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79

To get out of check, the king needs to move to a square that isn't attacked by any opposing pieces, or you need to capture/block attacking pieces such that the king is no longer under attack on its current square. Since the queen is attacking the king and both of the unblocked squares it can move to, white needs to capture the queen to get out of check here. ...


26

Since you are a beginner in chess first you need to understand the term pin in chess. In chess, a pin is a situation brought on by an attacking piece in which a defending piece cannot move without exposing a more valuable defending piece on its other side to capture by the attacking piece. Now, coming to your answer: Rook cannot capture the queen at f7 as ...


25

Rook at d2 is pinned by the bishop at g5 and hence the rook can not capture the black queen at c2 checkmating the white king at c1.


24

Did black just play f5 before? Then the right move is exf6 en passant, Bxf6 Rxf6 Rxf6 Qe5+ and win the piece. [FEN "2b2r1r/2k1qpb1/2p1p2p/1p1pP3/pP1P1RB1/P1N5/2P1Q1PP/5RK1 b - - 1 1"] [StartFlipped "0"] [StartPly "3"] 1... f5 2. exf6 Bxf6 3. Rxf6 Rxf6 4. Qe5+


22

There are two checkmates per orientation: [title "Mate in one"] [FEN "3b4/R3P3/2kPR1n1/P1p1n3/4K1p1/2Nr4/5p2/1b6 w KQkq - 0 1"] 1. exd8=N# and [title "Mate in one"] [FEN "3b4/R3P3/2kPR1n1/P1p1n3/4K1p1/2Nr4/5p2/1b6 b KQkq - 0 1"] 1... Rxc3# and [title "Mate in one"] [FEN "6b1/...


22

After Qa4 Black can reply ...Kf8 if you capture there's ...Qd7 (pinning your knight and regaining it later) A continuation would be 1.Qa4 Kf8 2.Nxc6 Qd7 3.Bb5 a6 4.Nxe7 axb5


16

After 1...Rxd5 2.cxd5, both queens are attacked. They either both get captured, or (if black moves his to safety) neither is. So black lost the exchange. After 1...Qxd5 2.cxd5 Nxe2, white has lost a knight. Cxd5 seems the better capture to me on general grounds (repairs white structure a bit, makes pawn c5 weaker) but that's far less important than the full ...


16

As a chess composer, seeing most problems being called puzzles is rather frustrating. A while ago, I personally revamped the problem and puzzles tags. The problem tag says: Chess problems consist of a board position and a task. Most ask for a line of play that mates black in a set amount of moves, or a combination that results in a winning position. Many ...


13

Black is going to lose the bishop regardless. White is attacking the queen in such a way that it will have to move (or be captured), and there are no available safe squares from which it can continue to protect black's bishop. After the queen retreats, white will be free to capture the bishop with his bishop. By playing Bh3 first, black can at least generate ...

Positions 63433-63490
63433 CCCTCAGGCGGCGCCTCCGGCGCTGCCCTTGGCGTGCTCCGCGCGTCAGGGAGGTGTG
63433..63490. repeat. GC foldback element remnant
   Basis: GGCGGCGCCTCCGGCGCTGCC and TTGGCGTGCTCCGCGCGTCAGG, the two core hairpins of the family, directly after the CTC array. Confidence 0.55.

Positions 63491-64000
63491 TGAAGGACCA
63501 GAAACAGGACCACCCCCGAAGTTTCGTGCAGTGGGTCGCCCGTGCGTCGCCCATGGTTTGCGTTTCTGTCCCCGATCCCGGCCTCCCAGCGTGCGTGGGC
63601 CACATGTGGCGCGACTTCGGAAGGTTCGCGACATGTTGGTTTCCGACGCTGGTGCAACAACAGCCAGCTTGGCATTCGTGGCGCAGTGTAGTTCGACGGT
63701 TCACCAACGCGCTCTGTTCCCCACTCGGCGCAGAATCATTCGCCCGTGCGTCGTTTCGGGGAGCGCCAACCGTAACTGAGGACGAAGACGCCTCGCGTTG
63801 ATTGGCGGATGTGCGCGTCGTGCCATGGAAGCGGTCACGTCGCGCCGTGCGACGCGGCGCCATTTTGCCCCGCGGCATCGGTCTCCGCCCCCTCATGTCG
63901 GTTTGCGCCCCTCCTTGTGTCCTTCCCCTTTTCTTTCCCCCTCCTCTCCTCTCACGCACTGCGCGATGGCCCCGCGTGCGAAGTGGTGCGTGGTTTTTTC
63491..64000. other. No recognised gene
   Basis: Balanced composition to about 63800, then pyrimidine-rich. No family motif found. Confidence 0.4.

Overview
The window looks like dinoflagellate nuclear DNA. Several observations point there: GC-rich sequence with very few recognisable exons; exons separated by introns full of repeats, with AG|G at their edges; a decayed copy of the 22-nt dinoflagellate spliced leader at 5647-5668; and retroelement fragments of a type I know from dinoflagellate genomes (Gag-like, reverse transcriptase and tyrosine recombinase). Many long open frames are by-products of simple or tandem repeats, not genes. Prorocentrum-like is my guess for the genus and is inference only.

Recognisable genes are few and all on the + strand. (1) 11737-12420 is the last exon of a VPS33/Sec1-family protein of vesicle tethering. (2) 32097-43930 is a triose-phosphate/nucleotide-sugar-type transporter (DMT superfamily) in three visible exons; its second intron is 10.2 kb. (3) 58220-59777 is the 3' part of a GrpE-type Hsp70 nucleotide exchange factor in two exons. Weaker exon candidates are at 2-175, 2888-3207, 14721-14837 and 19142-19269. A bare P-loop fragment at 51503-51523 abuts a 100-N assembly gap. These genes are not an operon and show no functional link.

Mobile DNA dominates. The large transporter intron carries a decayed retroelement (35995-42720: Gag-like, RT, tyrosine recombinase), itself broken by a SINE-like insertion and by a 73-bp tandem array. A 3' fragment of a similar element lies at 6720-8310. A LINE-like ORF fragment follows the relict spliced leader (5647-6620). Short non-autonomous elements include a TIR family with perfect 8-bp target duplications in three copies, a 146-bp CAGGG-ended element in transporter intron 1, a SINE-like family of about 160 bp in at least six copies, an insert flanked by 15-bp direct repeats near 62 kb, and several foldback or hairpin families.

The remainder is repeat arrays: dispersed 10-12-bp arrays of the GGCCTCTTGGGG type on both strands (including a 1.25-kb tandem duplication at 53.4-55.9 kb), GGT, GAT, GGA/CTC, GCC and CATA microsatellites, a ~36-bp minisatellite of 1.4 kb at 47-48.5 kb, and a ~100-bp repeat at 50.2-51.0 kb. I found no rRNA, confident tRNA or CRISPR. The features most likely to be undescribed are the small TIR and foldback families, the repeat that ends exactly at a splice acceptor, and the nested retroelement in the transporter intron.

13

Rating method. On chess.com, my puzzle rating is 700 points higher than my game rating, but my chesstempo puzzle rating is only about 100 points higher than my chess.com game rating. In other words, puzzle rating on chess.com is not comparable with your game rating. I'd suggest just keep doing 10 (or more) puzzles a day and ignore whatever the gap.


13

tl;dr: Chess problems must meet defined quality standards. Chess puzzles need not. (Disclosure: I am a chess problemist.) Chess problems are all subject to rigorous conventions that are not that widely known, even among experienced chess players. Off the top of my head, the most important are: There must be a unique solution. For example, in a mate in 4 (...


13

At first glance, before concrete calculation: 1 Kh1 looks reasonably safe, the king is out of harms way for good. 1 Rf2 self-pins the rook and disjoints White's whole army with no obvious upside. Why play it over 1 Kh1? Looking a bit further, Black's queen is almost out of escape squares. However, the Rf1 is the only piece that can reasonably seal the trap ...


13

When a chess engine shows an evaluation of a position, there are typically 3 possible values, all of which are based on the engine's attempt to simulate perfect play for both sides: (1) If the engine sees a forced checkmate [meaning, when one side plays perfectly, no matter what the other side does, the winning side can checkmate], it will indicate how many ...


13

[FEN "2k1r3/pp6/n5q1/1N3p2/8/3B4/5PPP/5RK1 w - - 0 1"] 1. Bxf5 Qxf5 2. Nd6 and a cute family fork wins the queen. White is up a pawn.


12

There is a similar ancient question, but this isn't a duplicate since White may move anywhere. For an upper bound, I can prove a guaranteed win for White in 5 moves. Indeed, it is reminiscent of Scholar's Mate. [FEN ""] 1. e3 null 2. Bc4 null 3. Qf3 null 4. Nh3 null 5. Ng5 With Black to move, as White has now used up their five given moves, ...


12

According to the FIDE Laws of Chess: 1.4 The objective of each player is to place the opponent’s king ‘under attack’ in such a way that the opponent has no legal move. 1.4.1 The player who achieves this goal is said to have ‘checkmated’ the opponent’s king and to have won the game That means that if white has a knight which is 2 normal knight moves away ...